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List of Benchmarks for Science

Standard 10.Understands forces and motion
  Level Pre-K (Grade Pre-K)
   1.  Knows the effects of forces (e.g., wind, gravity) in nature
   2. Knows that objects can be moved in space in a number of ways (e.g., pushing, pulling, sinking)
  Level I (Grade K-2)
   1. Knows that magnets can be used to make some things move without being touched
   2. Knows that things near the Earth fall to the ground unless something holds them up  A 
   3. Knows that the position of an object can be described by locating it relative to another object or the background  A 
   4. Knows that the position and motion of an object can be changed by pushing or pulling
   5. Knows that things move in many different ways (e.g., straight line, zigzag, vibration, circular motion)
  Level II (Grade 3-5)
   1. Knows that magnets attract and repel each other and attract certain kinds of other materials (e.g., iron, steel)  A 
   2. Knows that the Earth’s gravity pulls any object toward it without touching it
   3. Knows that electrically charged material pulls on all other materials and can attract or repel other charged materials
   4. Knows that an object’s motion can be described by tracing and measuring its position over time
   5. Knows that when a force is applied to an object, the object either speeds up, slows down, or goes in a different direction
   6. Knows the relationship between the strength of a force and its effect on an object (e.g., the greater the force, the greater the change in motion; the more massive the object, the smaller the effect of a given force)  A 
  Level III (Grade 6-8)
   1. Understands general concepts related to gravitational force (e.g., every object exerts gravitational force on every other object; this force depends on the mass of the objects and their distance from one another; gravitational force is hard to detect unless at least one of the objects, such as the Earth, has a lot of mass)  A 
   2. Knows that just as electric currents can produce magnetic forces, magnets can cause electric currents  A 
   3. Knows that an object’s motion can be described and represented graphically according to its position, direction of motion, and speed  A 
   4. Understands effects of balanced and unbalanced forces on an object’s motion (e.g., if more than one force acts on an object along a straight line, then the forces will reinforce or cancel one another, depending on their direction and magnitude; unbalanced forces, such as friction, will cause changes in the speed or direction on an object’s motion)  A 
   5. Knows that an object that is not being subjected to a force will continue to move at a constant speed and in a straight line  A 
  Level IV (Grade 9-12)
   1. Knows that magnetic forces are very closely related to electric forces and can be thought of as different aspects of a single electromagnetic force (moving electric charges produce magnetic forces and moving magnets produce electric forces); the interplay of these forces is the basis for electric motors, generators, radio, television, and many other modern technologies  A 
   2. Knows that nuclear forces are much stronger than electromagnetic forces, which are vastly stronger than gravitational forces; the strength of nuclear forces explains why great amounts of energy are released from the nuclear reactions in atomic or hydrogen bombs, and in the Sun and other stars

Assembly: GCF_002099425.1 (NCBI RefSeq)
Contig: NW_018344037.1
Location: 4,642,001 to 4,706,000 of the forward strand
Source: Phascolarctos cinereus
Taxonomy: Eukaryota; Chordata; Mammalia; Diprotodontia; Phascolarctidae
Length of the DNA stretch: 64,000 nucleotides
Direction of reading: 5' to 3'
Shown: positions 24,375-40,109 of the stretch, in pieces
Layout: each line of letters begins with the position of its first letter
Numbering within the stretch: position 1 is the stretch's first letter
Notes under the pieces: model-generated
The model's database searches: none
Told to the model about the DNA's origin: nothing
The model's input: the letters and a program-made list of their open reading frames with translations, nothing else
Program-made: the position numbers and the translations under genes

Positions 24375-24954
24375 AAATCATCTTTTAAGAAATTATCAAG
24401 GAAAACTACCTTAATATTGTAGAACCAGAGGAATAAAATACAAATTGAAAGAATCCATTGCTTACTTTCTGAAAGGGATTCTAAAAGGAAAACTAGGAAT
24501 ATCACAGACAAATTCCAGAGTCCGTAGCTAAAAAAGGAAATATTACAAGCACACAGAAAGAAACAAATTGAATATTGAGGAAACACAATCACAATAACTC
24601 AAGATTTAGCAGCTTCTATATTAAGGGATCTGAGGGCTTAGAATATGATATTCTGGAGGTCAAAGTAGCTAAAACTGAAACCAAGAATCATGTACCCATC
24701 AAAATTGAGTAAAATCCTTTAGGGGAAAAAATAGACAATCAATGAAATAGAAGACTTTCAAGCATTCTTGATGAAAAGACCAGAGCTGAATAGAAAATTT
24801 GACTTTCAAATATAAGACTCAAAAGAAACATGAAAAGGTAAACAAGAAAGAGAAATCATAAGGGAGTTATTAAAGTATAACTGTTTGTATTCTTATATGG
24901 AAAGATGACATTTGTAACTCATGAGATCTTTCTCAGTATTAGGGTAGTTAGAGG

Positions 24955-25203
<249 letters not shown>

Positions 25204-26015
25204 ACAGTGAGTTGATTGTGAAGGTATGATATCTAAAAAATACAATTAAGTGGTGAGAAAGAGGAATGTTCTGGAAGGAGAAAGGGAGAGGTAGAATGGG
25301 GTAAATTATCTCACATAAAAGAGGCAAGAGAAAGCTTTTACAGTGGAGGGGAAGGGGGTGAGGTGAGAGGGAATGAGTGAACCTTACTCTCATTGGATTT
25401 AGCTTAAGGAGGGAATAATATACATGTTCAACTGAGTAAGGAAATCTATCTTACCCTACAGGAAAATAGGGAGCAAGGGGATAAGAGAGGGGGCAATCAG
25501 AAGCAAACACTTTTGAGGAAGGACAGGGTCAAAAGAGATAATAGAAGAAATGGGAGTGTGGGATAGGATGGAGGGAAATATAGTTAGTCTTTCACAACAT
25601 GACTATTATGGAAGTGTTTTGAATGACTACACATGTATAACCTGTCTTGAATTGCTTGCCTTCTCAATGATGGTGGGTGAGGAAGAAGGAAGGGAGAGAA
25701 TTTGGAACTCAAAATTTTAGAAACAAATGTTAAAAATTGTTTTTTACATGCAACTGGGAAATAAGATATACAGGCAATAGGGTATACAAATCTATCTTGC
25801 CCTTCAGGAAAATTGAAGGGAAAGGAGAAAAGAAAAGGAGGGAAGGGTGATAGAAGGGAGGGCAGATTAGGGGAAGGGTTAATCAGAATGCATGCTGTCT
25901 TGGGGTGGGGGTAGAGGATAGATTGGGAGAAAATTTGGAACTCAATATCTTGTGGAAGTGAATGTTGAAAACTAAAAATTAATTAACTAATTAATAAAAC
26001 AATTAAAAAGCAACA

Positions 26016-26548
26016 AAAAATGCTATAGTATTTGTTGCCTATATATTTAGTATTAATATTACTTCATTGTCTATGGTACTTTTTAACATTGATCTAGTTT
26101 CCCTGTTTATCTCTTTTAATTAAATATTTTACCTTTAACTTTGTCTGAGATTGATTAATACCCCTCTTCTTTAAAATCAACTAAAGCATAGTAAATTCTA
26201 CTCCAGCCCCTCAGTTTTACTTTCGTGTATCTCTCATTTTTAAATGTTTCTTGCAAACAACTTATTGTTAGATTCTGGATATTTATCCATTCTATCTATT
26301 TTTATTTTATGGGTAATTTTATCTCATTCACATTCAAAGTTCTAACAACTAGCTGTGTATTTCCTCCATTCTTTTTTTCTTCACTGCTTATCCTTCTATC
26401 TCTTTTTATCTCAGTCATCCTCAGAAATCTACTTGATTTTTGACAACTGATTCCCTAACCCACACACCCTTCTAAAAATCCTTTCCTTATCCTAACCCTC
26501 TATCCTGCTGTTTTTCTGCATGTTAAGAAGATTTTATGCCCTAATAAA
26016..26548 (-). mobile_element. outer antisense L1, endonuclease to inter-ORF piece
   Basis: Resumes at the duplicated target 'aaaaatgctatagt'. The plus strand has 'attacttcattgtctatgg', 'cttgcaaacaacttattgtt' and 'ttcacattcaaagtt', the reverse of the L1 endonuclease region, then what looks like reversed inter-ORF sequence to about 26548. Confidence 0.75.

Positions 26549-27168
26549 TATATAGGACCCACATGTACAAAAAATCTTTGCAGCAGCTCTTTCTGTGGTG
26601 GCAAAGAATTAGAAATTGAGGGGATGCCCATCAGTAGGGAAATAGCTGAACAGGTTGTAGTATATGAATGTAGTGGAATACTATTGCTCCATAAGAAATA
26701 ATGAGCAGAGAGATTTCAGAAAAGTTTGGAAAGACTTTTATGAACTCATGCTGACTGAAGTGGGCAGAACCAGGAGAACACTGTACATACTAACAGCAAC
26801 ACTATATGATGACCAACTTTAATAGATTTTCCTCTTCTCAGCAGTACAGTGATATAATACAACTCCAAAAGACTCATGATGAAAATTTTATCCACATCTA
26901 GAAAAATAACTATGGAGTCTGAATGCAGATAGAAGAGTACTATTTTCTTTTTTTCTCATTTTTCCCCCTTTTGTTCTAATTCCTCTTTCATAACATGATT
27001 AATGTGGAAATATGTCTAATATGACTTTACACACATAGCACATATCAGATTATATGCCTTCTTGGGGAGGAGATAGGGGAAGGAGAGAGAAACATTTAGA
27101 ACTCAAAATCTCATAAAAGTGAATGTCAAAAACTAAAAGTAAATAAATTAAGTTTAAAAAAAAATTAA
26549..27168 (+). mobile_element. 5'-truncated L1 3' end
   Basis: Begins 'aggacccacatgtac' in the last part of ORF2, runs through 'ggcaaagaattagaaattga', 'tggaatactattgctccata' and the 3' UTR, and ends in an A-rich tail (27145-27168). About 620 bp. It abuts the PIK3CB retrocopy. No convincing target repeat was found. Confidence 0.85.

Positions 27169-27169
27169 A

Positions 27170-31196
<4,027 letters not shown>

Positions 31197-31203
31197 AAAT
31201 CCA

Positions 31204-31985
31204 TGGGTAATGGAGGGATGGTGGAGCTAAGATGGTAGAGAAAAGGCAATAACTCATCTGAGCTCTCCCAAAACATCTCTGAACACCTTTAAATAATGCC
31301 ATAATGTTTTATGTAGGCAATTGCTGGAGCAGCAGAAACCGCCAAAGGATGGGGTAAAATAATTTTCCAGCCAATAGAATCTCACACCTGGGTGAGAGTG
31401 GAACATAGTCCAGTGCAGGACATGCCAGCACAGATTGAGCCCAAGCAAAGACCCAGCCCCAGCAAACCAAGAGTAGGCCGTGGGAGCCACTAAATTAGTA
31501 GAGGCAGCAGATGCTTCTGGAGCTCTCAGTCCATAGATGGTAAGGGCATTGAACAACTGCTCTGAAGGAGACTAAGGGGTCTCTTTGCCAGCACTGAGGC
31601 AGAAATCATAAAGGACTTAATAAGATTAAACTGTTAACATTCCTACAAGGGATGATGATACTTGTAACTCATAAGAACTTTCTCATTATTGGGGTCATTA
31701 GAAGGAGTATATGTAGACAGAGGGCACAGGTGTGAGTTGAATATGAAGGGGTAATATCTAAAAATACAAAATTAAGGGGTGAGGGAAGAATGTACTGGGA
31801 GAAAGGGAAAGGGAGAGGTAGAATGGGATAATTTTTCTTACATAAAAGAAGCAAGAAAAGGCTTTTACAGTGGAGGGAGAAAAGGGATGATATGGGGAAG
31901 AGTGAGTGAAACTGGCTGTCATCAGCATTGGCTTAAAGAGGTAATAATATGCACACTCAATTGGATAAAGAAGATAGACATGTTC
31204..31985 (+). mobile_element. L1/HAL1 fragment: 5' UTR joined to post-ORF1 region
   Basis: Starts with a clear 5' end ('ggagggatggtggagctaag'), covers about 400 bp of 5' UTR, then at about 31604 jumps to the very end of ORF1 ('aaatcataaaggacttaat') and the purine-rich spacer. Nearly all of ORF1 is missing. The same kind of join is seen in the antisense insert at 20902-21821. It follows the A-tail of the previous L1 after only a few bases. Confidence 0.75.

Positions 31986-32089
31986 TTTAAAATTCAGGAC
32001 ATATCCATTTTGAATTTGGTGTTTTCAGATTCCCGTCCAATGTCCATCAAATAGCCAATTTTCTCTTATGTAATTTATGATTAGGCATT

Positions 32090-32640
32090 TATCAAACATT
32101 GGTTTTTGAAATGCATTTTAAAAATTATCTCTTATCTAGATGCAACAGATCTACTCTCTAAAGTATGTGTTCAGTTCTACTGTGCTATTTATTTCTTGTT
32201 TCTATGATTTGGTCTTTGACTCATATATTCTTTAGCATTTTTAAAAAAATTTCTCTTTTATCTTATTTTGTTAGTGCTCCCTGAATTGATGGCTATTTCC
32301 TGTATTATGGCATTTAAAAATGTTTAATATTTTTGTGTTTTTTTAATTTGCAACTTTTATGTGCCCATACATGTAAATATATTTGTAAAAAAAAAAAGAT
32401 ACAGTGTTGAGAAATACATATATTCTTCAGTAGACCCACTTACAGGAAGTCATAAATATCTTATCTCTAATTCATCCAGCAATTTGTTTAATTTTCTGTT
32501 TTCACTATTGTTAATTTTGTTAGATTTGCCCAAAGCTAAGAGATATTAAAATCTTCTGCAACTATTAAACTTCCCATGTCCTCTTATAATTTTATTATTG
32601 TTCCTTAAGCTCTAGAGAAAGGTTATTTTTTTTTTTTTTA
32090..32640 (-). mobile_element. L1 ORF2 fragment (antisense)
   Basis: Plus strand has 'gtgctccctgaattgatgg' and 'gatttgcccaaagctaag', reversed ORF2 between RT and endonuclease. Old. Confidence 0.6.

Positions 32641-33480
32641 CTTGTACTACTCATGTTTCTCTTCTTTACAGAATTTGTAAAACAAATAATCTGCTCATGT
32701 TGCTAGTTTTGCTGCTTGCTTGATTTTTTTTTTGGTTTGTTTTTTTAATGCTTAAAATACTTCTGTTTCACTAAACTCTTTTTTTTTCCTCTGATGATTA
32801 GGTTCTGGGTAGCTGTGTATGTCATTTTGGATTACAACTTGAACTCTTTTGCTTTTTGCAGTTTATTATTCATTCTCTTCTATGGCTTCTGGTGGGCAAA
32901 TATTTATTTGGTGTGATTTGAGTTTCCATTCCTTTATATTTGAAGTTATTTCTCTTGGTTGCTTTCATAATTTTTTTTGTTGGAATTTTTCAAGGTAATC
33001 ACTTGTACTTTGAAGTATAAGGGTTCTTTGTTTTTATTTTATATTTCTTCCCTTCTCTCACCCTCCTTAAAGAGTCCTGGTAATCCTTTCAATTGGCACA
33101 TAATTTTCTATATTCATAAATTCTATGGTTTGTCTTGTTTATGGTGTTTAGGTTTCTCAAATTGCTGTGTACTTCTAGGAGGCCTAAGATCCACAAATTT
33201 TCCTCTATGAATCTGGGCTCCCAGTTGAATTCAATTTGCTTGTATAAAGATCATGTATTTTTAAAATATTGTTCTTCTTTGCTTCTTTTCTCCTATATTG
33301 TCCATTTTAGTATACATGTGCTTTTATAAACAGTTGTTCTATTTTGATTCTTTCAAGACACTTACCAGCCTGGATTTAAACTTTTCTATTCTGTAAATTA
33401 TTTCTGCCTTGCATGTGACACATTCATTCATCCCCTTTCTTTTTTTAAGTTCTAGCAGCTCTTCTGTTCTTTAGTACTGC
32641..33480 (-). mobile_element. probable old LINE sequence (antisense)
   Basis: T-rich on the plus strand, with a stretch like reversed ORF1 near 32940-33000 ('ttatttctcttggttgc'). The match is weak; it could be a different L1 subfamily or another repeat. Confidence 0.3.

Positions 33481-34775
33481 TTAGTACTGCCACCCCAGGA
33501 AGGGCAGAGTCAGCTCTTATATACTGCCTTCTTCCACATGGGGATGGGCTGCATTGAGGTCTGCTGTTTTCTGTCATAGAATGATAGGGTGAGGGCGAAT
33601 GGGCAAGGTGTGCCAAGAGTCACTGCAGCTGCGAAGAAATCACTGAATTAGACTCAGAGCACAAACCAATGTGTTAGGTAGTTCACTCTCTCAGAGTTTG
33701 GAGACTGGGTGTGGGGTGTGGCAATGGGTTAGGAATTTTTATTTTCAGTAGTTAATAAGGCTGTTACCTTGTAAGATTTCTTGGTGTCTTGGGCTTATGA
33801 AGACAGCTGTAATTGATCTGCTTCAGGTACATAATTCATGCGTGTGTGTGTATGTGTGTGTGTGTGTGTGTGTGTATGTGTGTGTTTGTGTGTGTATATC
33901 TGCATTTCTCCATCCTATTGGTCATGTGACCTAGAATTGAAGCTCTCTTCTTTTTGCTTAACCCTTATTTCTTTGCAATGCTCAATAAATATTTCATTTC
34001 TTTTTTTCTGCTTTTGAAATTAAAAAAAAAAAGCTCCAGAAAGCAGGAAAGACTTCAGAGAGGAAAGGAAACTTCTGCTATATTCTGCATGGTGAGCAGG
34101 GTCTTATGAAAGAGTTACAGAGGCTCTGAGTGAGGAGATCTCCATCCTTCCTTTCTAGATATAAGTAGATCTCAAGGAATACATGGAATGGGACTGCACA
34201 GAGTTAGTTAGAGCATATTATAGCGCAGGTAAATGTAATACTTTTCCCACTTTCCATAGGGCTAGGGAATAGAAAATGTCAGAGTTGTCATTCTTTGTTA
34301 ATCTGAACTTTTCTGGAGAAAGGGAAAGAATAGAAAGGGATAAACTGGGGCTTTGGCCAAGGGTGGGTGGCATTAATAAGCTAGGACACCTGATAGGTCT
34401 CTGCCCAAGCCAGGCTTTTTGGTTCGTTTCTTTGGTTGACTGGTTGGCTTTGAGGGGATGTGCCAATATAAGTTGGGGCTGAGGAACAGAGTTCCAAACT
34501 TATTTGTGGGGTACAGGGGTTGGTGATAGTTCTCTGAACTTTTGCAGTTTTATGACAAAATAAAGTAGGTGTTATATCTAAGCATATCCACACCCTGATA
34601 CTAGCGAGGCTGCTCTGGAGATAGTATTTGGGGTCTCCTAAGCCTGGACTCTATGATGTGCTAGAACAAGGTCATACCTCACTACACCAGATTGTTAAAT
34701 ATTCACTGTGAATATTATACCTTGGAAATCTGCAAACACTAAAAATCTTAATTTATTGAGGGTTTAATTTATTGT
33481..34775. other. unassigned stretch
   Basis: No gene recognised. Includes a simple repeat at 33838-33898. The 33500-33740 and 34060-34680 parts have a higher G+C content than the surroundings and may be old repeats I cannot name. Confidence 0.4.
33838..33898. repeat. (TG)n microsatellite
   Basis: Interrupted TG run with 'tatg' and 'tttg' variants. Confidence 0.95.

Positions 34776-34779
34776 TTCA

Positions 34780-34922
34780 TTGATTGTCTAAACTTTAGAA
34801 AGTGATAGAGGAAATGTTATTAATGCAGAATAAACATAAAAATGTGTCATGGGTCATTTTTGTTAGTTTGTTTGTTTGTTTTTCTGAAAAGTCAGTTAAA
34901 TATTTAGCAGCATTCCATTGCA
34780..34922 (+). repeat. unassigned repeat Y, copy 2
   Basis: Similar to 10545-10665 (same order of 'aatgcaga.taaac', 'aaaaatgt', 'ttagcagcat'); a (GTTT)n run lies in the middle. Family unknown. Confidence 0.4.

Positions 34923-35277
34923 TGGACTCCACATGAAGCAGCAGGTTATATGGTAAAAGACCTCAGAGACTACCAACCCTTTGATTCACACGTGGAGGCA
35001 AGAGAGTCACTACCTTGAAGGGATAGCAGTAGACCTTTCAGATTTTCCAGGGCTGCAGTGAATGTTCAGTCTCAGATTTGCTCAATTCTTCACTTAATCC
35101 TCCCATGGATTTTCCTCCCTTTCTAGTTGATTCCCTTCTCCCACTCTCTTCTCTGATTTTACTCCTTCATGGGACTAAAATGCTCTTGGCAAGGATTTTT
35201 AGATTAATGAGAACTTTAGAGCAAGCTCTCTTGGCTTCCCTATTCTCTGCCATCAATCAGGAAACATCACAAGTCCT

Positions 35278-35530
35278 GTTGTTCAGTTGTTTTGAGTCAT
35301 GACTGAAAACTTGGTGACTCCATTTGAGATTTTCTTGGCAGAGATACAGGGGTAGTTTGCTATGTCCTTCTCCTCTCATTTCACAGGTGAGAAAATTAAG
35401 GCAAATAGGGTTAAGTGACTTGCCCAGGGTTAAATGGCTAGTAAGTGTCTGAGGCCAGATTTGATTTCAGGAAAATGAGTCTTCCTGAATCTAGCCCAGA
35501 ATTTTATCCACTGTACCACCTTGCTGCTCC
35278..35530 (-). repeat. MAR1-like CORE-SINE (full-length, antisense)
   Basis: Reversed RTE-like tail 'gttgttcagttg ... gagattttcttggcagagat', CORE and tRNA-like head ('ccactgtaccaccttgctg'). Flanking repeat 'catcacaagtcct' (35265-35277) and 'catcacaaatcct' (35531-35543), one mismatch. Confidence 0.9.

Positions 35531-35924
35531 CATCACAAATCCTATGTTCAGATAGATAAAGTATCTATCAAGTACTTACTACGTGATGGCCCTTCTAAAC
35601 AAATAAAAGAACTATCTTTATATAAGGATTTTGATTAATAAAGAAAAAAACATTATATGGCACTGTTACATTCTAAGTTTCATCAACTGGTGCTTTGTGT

3. Knows that the strength of the gravitational force between two masses is proportional to the masses and inversely proportional to the square of the distance between them  A 
   4. Knows that the strength of the electric force between two charged objects is proportional to the charges (opposite charges attract whereas like charges repel) and, as with gravitation, inversely proportional to the square of the distance between them  A 
   5. Knows that electromagnetic forces exist within and between atoms (e.g., electric forces between oppositely charged electrons and protons hold atoms and molecules together, and are involved in all chemical reactions; electric forces hold solid and liquid materials together and act between objects when they are in contact)
   6. Knows how different kinds of materials respond to electric forces (e.g., as insulators, semiconductors, conductors, superconductors)  A 
   7. Knows that materials that contain equal proportions of positive and negative charges are electrically neutral, but a very small excess or deficit of negative charges in a material produces noticeable electric forces
   8. Knows that laws of motion can be used to determine the effects of forces on the motion of objects (e.g., objects change their motion only when a net force is applied; whenever one object exerts force on another, a force equal in magnitude and opposite in direction is exerted on the first object; the magnitude of the change in motion can be calculated using the relationship F=ma, which is independent of the nature of the force)  A 
   9. Knows that apparent changes in wavelength can provide information about changes in motion because the observed wavelength of a wave depends upon the relative motion of the source and the observer; if either the source or observer is moving toward the other, the observed wavelength is shorter; if either is moving away, the wavelength is longer  A 
   10. Understands general concepts related to the theory of special relativity (e.g., in contrast to other moving things, the speed of light is the same for all observers, no matter how they or the light source happen to be moving; the laws of physics are the same in any inertial frame of reference)
    

 A  = Assessment items available